Study uses changes in Hudson River may offer insight into how glaciers grew
Think of it like a geological mystery story: For decades, scientists have known that some 25,000 years ago, a massive ice sheet stretched to cover most of Canada and a large section of the northeastern United States, but what's been trickier to pin down is how—and especially how quickly—did it reach its ultimate size.
One clue to finding the answer to that mystery, Tamara Pico said, may be the Hudson River.
A graduate student working in the group of Jerry Mitrovica, the Frank B. Baird, Jr. Professor of Science, Pico is the lead author of a study that estimates how glaciers moved by examining how the weight of the ice sheet altered topography and led to changes in the course of the river. The study is described in a July 2018 paper published in Geology.
"The Hudson River has changed course multiple times over the last million years," Pico said. "The last time was about 30,000 years ago, just before the last glacial maximum, when it moved to the east.
"That ancestral channel has been dated and mapped... and the way the ice sheet connects to this is, as it is growing, it's loading the crust it's sitting on. The Earth is like bread dough on these time scales, so as it gets depressed under the ice sheet, the region around it bulges upward—in fact, we call it the peripheral bulge. The Hudson is sitting on this bulge, and as it's lifted up and tilted, the river can be forced to change directions"
To develop a system that could connect the growth of the ice sheet with changes in the Hudson's direction, Pico began with a model for how the Earth deforms in response to various loads.
"So we can say, if there's an ice sheet over Canada, I can predict the land in New York City to be uplifted by X many meters," she said. "What we did was create a number of different ice histories that show how the ice sheet might have grown, each of which predicts a certain pattern of uplift and then we can model how the river might have evolved in response to that upwelling."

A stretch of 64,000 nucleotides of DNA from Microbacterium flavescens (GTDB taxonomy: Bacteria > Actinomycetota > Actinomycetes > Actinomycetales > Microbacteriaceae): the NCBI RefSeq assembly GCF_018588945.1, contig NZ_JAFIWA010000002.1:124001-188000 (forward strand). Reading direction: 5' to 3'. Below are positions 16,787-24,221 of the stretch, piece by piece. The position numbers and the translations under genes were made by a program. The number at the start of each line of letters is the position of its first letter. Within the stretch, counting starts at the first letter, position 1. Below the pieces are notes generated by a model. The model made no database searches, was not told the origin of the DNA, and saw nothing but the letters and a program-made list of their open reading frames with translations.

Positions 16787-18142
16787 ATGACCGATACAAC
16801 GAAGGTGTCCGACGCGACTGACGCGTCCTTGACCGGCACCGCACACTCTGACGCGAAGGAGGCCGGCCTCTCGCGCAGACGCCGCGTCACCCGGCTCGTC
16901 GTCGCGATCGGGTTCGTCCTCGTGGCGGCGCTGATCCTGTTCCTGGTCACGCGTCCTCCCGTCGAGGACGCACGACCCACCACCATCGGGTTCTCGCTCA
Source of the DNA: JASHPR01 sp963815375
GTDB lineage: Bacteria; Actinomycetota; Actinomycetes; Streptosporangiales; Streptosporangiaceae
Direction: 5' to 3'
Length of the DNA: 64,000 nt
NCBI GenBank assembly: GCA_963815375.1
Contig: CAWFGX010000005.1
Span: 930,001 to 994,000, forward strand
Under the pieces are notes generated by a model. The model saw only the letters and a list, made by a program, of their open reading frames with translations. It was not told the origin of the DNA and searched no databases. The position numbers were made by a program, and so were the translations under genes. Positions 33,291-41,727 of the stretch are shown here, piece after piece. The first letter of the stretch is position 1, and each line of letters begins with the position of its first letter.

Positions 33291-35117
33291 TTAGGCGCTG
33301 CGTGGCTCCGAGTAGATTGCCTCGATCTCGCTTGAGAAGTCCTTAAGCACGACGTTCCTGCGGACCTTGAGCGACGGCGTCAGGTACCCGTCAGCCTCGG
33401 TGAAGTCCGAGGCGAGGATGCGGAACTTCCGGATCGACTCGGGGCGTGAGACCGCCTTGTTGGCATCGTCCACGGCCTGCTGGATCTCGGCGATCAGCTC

The end result, Pico said, is a model that—for the first time—may be able use the changes in natural features in the landscape to measure the growth of ice sheets.
"This is the first time a study has used the change in a river's direction to understand which ice history is most likely," she said. "There's very little data about how the ice sheet grew, because as it grows it acts like a bulldozer and scrapes everything away to the edges. We have plenty of information about how the ice retreats, because it deposits debris as it melts back, but we don't get that type of record as the ice is advancing."
What little data scientists do have about how the ice sheet grew, Pico said, comes from data about sea level during the period, and suggests that the ice sheet over Canada, particularly in the eastern part of the country, remained relatively small for a long period of time, then suddenly began to grow quickly.
"In a way, this study is motivated by that, because it's asking can we use evidence for a change in river direction ...to test whether the ice sheet grew quickly or slowly," she said. "We can only ask that question because these areas were never covered by ice, so this record is preserved. We can use evidence in the landscape and the rivers to say something about the ice sheet, even though this area was never covered by ice."
While the study offers strong suggestive evidence that the technique works, Pico said there is still a great deal of work to be done to confirm that the findings are solid.
"This is the first time this has been done, so we need to do more work to explore how the river responds to this type of uplift and understand what we should be looking for in the landscape," she said. "But I think it's extremely exciting because we are so limited in what we know about ice sheets before the last glacial maximum. We don't know how fast they grew. If we don't know that, we don't know how stable they are.
Going forward, Pico said she is working to apply the technique to several other rivers along the eastern seaboard, including the Delaware, Potomac and Susquehanna rivers, all of which show signs of rapid change during the same period.
"There is some evidence that rivers experienced very unusual changes that are no doubt related to this process," she said. "The Delaware may have actually reversed slope, and the Potomac and Susquehanna both show a large increase in erosion in some areas, suggesting the water was moving much faster."
In the long run, Pico said, the study may help researchers rewrite their understanding of how quickly the landscape can change and how rivers and other natural features respond.
"For me, this work is about trying to connect the evidence on land to the history of glaciation to show the community that this process—what we call glacial isostatic adjustment—can really impact rivers," Pico said. "People most often think of rivers as stable features of the landscape that remain fixed over very long, million-year, time scales, but we can show that these ice age effects can alter the landscape on millennial time scales—the ice sheet grows, the Earth deforms, and rivers respond."